The Telegraph
Since 1st March, 1999
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Inspectors take arms test to Saddam palace

Baghdad, Dec. 3 (Reuters): UN arms inspectors searched one of President Saddam Hussein’s lavish palace compounds in Baghdad today in the biggest test of Iraqi cooperation since inspections for weapons of mass destruction resumed.

Iraq promised today to meet a UN deadline to hand over a declaration on its arms programmes, but insisted it had no weapons of mass destruction to confess to.

In line with Baghdad’s policy of at least apparent compliance with UN inspections in the hope of averting a threatened US attack, an Iraqi official said a statement would be provided on Saturday — a day before time runs out.

Teams of inspectors entered al-Sojoud palace, one of several presidential compounds across Iraq, in central Baghdad. Inspections of presidential palaces had been a source of confrontation between Iraq and UN inspectors in the 1990s.

One team, in six white UN cars, drove up to the palace gate accompanied by Iraqi officials in a separate vehicle. A witness said guards at the entrance were surprised by the UN convoy’s arrival and at first refused to open the gate. Some inspectors left their cars and demanded they be let in.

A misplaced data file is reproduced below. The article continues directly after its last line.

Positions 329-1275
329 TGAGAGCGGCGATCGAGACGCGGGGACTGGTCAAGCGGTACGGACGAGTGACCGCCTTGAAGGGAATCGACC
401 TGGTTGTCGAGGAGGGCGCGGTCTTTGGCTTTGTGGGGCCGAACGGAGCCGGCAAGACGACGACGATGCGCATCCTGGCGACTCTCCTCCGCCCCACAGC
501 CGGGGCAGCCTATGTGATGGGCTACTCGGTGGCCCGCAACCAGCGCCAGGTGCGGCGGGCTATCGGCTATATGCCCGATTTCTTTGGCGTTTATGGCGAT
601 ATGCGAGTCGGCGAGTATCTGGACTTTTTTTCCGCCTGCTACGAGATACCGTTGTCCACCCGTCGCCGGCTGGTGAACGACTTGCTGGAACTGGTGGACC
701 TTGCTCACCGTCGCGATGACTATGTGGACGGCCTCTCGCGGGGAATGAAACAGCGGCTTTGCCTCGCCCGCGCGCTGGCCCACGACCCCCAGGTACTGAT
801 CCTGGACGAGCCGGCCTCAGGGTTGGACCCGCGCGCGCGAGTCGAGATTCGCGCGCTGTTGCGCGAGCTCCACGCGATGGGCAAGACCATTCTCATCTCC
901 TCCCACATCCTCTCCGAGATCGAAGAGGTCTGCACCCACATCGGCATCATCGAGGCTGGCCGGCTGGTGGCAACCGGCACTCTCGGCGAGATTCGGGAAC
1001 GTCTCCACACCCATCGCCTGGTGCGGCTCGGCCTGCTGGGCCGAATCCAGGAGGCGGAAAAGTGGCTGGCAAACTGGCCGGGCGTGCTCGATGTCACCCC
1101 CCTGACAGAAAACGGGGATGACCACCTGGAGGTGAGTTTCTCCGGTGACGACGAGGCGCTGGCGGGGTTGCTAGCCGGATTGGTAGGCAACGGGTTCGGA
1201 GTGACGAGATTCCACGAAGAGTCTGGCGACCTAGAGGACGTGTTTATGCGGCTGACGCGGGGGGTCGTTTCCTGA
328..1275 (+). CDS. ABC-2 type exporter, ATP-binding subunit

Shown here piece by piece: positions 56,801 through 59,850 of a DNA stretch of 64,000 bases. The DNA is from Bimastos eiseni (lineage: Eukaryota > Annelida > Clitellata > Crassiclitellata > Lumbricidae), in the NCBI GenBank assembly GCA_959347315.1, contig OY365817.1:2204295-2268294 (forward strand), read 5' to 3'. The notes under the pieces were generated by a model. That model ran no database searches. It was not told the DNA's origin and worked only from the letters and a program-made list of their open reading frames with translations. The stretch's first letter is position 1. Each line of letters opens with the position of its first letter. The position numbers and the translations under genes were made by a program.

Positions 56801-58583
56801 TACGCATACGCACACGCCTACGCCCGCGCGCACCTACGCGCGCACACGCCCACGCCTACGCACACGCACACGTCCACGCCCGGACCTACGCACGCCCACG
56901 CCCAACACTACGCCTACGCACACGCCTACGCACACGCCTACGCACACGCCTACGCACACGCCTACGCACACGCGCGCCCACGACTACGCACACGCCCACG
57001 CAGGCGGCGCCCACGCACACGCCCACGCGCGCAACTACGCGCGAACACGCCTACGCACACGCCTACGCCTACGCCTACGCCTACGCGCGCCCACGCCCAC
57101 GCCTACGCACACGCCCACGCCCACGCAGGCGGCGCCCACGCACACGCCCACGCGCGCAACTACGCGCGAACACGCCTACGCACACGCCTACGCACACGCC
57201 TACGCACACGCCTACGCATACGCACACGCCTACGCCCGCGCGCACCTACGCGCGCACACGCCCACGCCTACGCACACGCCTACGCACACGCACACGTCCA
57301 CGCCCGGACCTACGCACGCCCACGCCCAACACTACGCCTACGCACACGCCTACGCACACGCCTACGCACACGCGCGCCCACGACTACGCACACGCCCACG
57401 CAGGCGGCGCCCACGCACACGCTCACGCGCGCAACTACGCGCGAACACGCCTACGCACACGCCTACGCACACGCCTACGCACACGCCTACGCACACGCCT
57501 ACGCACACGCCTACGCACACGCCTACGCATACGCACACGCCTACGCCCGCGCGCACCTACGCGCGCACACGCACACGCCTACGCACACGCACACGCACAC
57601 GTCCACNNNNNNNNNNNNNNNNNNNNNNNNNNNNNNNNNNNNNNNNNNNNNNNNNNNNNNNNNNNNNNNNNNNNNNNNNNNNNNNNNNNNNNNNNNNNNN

“Open the gate, we want to come in,” an inspector told the guards. “We can’t, we are waiting for orders,” one guard replied. The inspector protested and a few minutes later the gates were opened. Other inspectors entered from another gate.

According to UN Security Council guidelines, access to sites should be immediate and unfettered.

Journalists were not allowed in and Iraqi guards were visibly uneasy at the unexpected visit. But the reporters were allowed a peek inside the grandiose palace ground after the UN experts and the accompanying Iraqi “minders” left.

The journalists were guided through a palm-lined driveway surrounded by rose gardens. Ornaments stood at the entrance and throughout a domed inner-courtyard.

No Iraqi officials talked to the press inside the palace, which has marble fountains and golden elevator doors. A plaster model of the compound showed damage from Western bombardment during the 1990s.

The inspectors left the compound after one hour and 45 minutes without speaking to journalists.

It was the first presidential palace inspection since the UN experts returned to Baghdad last month, armed with a tough Security Council resolution giving Iraq a last chance to disarm or face a possible war led by the United States.

Both sides agreed on special procedures for the inspections in 1998, a few months before the inspectors pulled out of Iraq for alleged lack of cooperation.

UN documents say Saddam’s eight palace compounds contain more than 1,000 buildings — luxury mansions, smaller guest villas, office complexes, warehouses and garages.

In a swoop on a suspect sites today, they said they had discovered some equipment tagged by previous inspection teams and several UN monitoring cameras had gone missing from a missile factory.

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